Photo: Dilip Vishwanat (Getty)

Goaltender Jordan Binnington is getting the overwhelming share of attention during this dominant run the Blues have enjoyed since putting him in net halfway through the season, and it’s not hard to see why. The team sucked before he showed up, and now they’re in the second round of the playoffs with a 1-0 series lead on the Dallas Stars. Vladimir Tarasenko, meanwhile, has been in St. Louis since 2012, and through the moderate highs (a conference finals appearance!) and the lows (Jake Allen), it can be easy for a consistent 30-goal scorer to get taken for granted. But if anyone had forgotten how good Tarasenko is, Thursday night’s Game 1 was the perfect reminder. Tarasenko scored his third and fourth goals of the playoffs as he led St. Louis to a 3-2 home win against Dallas.

The first goal, which came on the power play when the game was one-all late in the second, came on a classic Tarasenko snipe from the left circle. The catch here is that instead of lifting the puck off the ice, as per his custom, Vladdy’s goal travels underneath Ben Bishop’s gigantic five hole. But it’s still a beauty.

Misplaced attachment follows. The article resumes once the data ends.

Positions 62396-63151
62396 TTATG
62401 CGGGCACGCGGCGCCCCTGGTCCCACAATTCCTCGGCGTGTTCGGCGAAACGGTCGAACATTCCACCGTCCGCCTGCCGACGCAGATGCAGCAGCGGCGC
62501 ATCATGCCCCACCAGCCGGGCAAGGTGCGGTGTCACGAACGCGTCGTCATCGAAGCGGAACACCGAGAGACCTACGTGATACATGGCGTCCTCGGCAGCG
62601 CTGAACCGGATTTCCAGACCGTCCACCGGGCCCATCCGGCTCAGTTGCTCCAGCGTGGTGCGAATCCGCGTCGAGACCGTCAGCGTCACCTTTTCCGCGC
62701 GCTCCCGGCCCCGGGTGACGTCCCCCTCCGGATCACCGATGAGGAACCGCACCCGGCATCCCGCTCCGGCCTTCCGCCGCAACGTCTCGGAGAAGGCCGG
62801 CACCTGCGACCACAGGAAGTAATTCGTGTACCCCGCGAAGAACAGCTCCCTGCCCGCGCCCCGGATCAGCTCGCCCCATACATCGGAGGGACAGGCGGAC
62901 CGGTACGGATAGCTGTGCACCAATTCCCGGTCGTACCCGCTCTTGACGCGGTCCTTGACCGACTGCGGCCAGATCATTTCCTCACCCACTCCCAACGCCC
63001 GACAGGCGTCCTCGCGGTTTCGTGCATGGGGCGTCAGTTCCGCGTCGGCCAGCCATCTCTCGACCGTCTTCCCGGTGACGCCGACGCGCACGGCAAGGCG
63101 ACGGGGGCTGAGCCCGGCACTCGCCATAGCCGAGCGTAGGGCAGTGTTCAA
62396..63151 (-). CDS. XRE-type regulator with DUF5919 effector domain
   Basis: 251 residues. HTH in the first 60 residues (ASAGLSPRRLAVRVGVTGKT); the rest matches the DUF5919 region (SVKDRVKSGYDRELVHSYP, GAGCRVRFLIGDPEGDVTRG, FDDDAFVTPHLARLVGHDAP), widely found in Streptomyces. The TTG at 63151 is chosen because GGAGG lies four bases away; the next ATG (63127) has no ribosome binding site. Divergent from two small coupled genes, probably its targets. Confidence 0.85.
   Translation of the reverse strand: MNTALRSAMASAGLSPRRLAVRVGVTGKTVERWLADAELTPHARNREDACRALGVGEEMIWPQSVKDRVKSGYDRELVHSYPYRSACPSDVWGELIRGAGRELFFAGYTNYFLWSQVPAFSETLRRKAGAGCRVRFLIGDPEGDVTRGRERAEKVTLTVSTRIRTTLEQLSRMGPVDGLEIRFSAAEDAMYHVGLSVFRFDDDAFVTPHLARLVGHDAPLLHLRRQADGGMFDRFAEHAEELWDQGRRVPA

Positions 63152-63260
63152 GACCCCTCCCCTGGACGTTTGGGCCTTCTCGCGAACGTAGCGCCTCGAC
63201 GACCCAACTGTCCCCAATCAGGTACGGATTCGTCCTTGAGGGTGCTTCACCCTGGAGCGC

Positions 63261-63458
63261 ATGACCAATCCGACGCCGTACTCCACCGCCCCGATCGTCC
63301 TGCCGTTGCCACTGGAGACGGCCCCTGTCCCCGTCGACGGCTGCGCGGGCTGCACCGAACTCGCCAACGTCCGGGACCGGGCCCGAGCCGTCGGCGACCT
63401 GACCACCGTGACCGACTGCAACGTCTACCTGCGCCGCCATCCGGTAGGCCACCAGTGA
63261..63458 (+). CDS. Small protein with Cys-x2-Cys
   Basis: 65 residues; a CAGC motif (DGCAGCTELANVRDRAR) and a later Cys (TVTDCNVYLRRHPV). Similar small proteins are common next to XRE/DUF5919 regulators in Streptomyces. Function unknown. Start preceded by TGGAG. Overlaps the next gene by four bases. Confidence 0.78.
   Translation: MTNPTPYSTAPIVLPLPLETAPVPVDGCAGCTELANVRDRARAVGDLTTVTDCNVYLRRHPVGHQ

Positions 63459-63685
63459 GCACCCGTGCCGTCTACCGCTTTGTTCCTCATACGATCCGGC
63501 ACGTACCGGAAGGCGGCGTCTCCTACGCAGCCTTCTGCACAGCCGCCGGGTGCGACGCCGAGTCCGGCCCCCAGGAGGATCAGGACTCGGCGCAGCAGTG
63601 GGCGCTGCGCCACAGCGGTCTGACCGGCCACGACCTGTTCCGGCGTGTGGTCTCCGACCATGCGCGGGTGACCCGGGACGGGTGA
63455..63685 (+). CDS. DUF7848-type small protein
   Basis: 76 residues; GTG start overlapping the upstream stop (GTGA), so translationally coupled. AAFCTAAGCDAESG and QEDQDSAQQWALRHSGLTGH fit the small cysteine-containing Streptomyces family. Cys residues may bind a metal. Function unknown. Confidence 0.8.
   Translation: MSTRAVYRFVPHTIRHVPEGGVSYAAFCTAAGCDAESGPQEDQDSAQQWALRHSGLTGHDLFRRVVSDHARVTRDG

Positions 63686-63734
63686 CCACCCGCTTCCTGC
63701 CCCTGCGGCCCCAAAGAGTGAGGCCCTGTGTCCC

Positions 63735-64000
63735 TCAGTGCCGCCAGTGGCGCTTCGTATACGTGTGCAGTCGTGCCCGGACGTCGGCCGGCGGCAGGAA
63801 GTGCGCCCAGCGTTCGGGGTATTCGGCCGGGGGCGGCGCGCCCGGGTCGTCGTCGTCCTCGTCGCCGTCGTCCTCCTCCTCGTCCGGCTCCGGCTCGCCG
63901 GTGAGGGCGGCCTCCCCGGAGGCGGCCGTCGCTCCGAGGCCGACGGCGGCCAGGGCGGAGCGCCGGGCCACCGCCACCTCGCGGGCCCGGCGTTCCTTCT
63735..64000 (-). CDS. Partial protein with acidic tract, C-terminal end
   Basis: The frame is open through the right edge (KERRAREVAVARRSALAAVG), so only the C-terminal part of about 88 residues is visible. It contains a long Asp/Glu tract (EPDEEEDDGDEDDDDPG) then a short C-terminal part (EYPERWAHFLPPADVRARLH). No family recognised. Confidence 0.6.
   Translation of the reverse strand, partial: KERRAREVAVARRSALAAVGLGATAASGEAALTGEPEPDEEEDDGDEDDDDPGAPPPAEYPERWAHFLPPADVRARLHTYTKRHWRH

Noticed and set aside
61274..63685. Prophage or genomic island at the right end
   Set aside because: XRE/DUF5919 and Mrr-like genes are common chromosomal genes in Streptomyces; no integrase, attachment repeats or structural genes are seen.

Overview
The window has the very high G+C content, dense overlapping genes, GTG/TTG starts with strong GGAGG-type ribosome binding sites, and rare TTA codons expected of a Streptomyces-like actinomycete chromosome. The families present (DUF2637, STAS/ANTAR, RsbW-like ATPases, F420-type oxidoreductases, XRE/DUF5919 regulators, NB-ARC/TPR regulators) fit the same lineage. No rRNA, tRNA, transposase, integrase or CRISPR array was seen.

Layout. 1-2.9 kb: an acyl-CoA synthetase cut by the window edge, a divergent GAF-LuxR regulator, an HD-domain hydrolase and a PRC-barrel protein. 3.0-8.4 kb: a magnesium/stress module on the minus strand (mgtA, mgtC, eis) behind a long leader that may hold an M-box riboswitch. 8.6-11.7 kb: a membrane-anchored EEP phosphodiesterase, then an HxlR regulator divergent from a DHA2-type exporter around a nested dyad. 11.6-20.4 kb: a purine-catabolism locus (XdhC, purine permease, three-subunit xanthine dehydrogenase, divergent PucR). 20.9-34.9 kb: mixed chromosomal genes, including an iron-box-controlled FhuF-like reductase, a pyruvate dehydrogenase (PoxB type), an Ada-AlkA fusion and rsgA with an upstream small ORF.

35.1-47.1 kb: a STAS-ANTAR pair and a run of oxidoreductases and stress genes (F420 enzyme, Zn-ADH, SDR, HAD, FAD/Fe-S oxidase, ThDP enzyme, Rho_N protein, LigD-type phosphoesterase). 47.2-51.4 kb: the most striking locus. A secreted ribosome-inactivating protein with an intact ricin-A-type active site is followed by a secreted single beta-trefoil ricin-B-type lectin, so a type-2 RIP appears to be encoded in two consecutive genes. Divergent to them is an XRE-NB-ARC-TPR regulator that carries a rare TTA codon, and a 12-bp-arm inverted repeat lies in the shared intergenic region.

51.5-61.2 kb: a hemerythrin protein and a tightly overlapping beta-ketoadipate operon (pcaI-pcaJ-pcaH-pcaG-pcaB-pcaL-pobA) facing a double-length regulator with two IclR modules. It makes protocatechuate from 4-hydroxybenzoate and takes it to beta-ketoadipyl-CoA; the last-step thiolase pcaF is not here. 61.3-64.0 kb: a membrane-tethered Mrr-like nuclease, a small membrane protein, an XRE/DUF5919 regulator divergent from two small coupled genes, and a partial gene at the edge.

And then the big game-winner was just a very mean way to embarrass the precocious rookie defender Miro Heiskanen. Tarasenko just outskates the kid, going around him from the outside and beating him to Bishop’s doorstep, where he places the puck perfectly top shelf.

“Just God-given talent,” Blues coach Craig Berube said after the game. “He’s a powerful guy that can skate. When he drives wide like that he’s really tough to handle.”

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The easiest way to semi-ignore Tarasenko is to think of him as Ovechkin-lite, seeing as they’re both Russian wingers with a consistently lethal shot. Which, fine, Sacha scores a few more goals, but there is an undeniable and similar pleasure to watching the Blues’ top scorer put pucks in the back of the net. Whether it’s on a standstill shot through traffic, or a breakaway, or after obliterating multiple defenders, the glorious Tarasenko cocktail of speed, creativity, accuracy, and instinct never fails to make me giddy when he gets a goal.

The 27-year-old Tarasenko might not be the Blues’ MVP anymore, but along with Ryan O’Reilly he’s still one of their most crucial forwards. Even though he didn’t score in any of St. Louis’s four wins over Winnipeg in the first round, this latest victory belongs entirely to him. And if they’re finally going to reach a breakthrough in the postseason, they’ll need him to keep it up.